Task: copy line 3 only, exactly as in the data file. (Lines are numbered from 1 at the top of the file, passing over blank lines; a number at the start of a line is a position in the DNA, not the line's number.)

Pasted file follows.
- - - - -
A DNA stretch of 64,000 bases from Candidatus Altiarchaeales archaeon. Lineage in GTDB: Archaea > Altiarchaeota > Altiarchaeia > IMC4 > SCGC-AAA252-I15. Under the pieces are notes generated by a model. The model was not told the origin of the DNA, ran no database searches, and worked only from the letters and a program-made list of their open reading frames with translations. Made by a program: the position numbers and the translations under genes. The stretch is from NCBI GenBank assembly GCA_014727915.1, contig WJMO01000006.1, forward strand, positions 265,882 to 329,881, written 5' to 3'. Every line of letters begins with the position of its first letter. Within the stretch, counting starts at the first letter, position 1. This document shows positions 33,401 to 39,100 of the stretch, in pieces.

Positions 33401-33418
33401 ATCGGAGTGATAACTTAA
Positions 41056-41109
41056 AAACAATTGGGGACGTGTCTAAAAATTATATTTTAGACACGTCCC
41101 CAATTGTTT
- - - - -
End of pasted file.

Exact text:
33401 ATCGGAGTGATAACTTAA